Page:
14 Feb 2020
Farmer planting has declined by almost 70% under current forestry programmeForestry
IFA Farm Forestry Chair, Vincent Nally said that the afforestation figures show that farmer planting under the current programme has declined by 67%.
“The figures make for stark reading and clearly show that farmers are disengaging from forestry, at time when we need more farmers to consider forest as a viable option as part of their overall farm enterprise. It is clear they have lost confidence in the programme,” said Mr. Nally.
Mr. Nally said that forestry is a permanent land use change – once a farmer plants his land, the land must remain forever under forestry.
“This is a major barrier to planting, particularly in light of the rapidly changing legislative framework, which is significantly increasing management costs and reducing productive forest area. Without greater flexibility in the replanting obligation, planting targets will not be achieved.”
He said that consecutive policy reviews have identified the replanting obligation as a major barrier to farmer planting but successive Governments have failed to address this barrier, preferring the stick to the carrot.
“If Ireland is serious about achieving the Climate Action Plan target of 8,000 hectares per annum then we need farmers to start planting again, and the new Government must address the replanting obligation,” said the IFA Farm Forestry Chair.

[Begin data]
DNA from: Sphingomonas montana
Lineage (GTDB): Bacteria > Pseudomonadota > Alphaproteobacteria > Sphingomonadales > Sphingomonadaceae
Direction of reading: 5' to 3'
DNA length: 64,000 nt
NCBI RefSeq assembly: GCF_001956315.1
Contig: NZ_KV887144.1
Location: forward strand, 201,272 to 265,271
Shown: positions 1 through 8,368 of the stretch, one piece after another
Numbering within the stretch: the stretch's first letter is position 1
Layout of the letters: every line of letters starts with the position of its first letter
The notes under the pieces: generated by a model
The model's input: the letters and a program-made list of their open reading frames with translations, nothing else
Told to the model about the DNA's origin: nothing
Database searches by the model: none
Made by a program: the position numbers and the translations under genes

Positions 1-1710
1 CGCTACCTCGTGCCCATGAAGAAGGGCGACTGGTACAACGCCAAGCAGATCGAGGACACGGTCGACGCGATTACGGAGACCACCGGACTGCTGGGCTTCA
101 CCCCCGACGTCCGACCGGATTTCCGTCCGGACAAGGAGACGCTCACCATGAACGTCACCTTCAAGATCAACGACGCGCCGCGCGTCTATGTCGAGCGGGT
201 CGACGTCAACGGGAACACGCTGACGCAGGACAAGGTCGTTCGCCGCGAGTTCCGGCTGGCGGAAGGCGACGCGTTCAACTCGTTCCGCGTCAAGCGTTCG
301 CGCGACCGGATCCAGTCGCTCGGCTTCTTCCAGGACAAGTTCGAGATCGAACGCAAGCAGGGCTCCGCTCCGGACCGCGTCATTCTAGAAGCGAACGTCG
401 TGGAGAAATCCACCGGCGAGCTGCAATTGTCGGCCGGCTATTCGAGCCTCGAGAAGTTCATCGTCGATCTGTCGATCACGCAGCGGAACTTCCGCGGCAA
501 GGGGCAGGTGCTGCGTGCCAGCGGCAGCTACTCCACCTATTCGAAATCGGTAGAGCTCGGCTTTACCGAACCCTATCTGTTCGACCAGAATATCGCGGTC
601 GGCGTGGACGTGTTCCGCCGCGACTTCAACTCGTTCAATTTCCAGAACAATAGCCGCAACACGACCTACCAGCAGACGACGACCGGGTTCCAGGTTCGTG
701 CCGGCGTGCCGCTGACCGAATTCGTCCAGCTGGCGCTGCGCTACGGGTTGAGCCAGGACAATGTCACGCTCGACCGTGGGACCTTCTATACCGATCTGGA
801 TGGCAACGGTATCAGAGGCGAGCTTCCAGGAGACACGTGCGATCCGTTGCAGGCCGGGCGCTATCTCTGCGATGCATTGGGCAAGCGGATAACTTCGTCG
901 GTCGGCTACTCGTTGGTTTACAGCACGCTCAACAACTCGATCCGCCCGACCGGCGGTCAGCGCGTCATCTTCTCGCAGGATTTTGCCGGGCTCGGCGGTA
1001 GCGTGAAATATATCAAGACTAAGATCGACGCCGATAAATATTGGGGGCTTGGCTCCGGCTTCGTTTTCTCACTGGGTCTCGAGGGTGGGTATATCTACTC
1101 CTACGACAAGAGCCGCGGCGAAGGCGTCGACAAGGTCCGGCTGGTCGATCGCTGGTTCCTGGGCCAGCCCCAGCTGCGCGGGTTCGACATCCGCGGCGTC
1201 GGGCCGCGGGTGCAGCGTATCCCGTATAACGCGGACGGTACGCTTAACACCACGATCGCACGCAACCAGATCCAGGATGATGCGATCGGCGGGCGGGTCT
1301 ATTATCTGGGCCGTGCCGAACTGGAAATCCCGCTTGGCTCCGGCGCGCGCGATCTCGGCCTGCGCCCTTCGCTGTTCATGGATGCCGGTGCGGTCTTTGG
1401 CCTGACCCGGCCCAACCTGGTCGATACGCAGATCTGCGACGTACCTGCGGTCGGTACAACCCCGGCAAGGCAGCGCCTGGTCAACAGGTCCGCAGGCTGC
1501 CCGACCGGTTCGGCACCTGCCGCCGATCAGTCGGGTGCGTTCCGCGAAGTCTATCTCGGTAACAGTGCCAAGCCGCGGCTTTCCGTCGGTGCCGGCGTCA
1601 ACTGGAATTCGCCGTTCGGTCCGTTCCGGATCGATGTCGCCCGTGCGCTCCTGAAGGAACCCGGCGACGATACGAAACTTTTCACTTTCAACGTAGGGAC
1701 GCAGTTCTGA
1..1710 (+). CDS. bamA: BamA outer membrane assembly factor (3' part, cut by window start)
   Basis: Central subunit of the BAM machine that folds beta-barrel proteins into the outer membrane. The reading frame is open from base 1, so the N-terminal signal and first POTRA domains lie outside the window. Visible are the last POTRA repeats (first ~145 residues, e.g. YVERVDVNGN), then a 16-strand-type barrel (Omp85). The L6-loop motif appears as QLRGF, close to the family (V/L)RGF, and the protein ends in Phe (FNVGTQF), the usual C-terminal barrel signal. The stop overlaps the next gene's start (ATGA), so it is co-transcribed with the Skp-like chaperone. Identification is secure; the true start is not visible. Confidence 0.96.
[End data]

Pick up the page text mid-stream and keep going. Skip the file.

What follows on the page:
“But a lot more is needed if we are to restore farmer confidence,” said Mr. Nally.
He said a first step would be to reinstate the 8% cut to forest premiums and reintroduce the farmer premium differential, which has created huge local opposition to forestry and significantly increased the scale of investor planting, which now accounts for half the annual planting programme.
“In addition, the spiraling costs associated with managing small farm forests must be addressed. These farmers cannot afford to pay for costly Natura Impact Statements to undertake thinning operations, which are considered good management practice from both a timber production and ecological enhancement perspective.”
“Is it any wonder the forestry sector is grinding to a halt with the costs and requirements being heaped on farmers trying to manage a family forest, with an average size of less than 8 hectares?” concluded Mr. Nally.